China's Commerce Ministry issued a statement immediately after the tariffs went into effect on Friday that China "deeply regrets" the U.S. move to install higher tariffs. "We'll have no choice but to take the necessary countermeasures," it stated.
For his part, Trump says he is starting the "paperwork" to impose 25% duties on another US$325 billion in Chinese imports. He says China "broke the deal" on commitments to which it already had agreed.
The top front-page story today on the Global Times, a state newspaper used by the Communist Party to convey its stance, dredged up sentiments again that China is the victim of these latest developments.
If China doesn't make good on countermeasures to "extortionist" U.S. actions, "it will be a total humiliation to the Chinese side," Sang Baichuan, director of a university business institute, said in an interview. China repeatedly has stressed that it would not negotiate at gunpoint, he added.
Of course, the Lighthizer-led U.S. side saw the removal of enforcement clauses as an evisceration of their carefully laid plans to enforce any trade changes to which China agrees. Lighthizer and U.S. Treasury Secretary Steve Mnuchin took that to their boss. Cue Trump's tweets, and the rapid-fire tariffs.
None of this sounds good. It is injecting huge uncertainty into supply chains. I don't know how companies requiring parts, raw materials or sales in either direction price their goods at the moment. Remaining competitive against rivals not paying a 25% duty would be almost impossible.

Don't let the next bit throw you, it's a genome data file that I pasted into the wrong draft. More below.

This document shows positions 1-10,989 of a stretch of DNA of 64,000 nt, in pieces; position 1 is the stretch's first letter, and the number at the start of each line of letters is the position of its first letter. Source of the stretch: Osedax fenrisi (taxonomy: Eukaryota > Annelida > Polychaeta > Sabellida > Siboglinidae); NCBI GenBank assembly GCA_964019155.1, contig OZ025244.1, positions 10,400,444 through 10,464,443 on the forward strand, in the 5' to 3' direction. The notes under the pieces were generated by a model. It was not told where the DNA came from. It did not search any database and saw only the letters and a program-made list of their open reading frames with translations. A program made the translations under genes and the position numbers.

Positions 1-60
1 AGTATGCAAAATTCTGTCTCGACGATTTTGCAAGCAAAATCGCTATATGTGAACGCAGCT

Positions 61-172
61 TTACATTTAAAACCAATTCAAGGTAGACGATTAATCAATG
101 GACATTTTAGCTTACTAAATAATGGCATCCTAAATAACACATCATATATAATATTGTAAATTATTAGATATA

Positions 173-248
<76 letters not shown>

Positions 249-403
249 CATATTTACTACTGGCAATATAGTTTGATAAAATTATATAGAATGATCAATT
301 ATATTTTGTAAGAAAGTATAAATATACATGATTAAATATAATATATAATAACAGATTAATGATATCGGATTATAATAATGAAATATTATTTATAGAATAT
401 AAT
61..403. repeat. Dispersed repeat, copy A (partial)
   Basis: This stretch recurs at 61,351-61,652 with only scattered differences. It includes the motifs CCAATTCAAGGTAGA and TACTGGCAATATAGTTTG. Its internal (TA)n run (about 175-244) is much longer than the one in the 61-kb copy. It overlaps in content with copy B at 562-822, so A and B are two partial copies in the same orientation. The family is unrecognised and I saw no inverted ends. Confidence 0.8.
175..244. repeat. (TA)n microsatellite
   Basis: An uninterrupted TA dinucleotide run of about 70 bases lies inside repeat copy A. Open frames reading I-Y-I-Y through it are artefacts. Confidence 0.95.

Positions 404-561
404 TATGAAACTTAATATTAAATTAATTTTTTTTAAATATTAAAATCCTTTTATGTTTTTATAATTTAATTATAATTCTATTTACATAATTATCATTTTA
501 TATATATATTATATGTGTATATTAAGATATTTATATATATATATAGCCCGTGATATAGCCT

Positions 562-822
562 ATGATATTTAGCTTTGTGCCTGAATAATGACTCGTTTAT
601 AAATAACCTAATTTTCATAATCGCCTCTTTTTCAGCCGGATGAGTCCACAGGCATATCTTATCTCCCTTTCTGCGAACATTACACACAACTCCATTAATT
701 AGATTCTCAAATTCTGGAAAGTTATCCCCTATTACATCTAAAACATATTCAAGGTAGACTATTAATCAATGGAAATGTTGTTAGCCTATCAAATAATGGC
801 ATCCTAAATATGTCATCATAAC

And consumers ultimately will pay the price. Technically, goods that have already left China en route to the United States won't be covered by these new duties. That's unlike previous tariffs, but only because these were so last-minute.
Those Chinese goods already on the way must arrive by June 1, where they'll still be liable for the original 10% tariffs. An initial US$50 billion in Chinese imports is already paying a 25% import tax.
So we have about a month of grace before prices start going up on the shelves. Inventories may provide another month of buffer. For shipments leaving as of Friday, or arriving after June 1, the cost of 5,700 types of goods will start reflecting these extra costs. The categories include modems, circuit boards, car parts, furniture, lighting, vacuum cleaners and building materials.
Investors looking for reasons to remain positive say the June 1 date provides another window for an agreement to be reached. Xi and Trump better line up another call ...
But investors have stayed positive. Across the border here in Hong Kong, equities advanced 0.8% on Friday. The market is closed on Monday to celebrate Buddha's Birthday, the only exchange in Asia that will have a three-day weekend. So traders didn't seem overly concerned ahead of their holiday.
Stocks in Taiwan (down 0.2%) and Singapore (down 0.1%) did decline, but only slightly. Markets simply have not priced in the tariffs yet.
Talks are due to continue on Friday. The Chinese statement said it "hopes the United States can meet China halfway," resolving the problems "through cooperation and consultation."
We'll know more by the end of the day, when Liu will head on his way. Will he have a smile or a scowl on his face?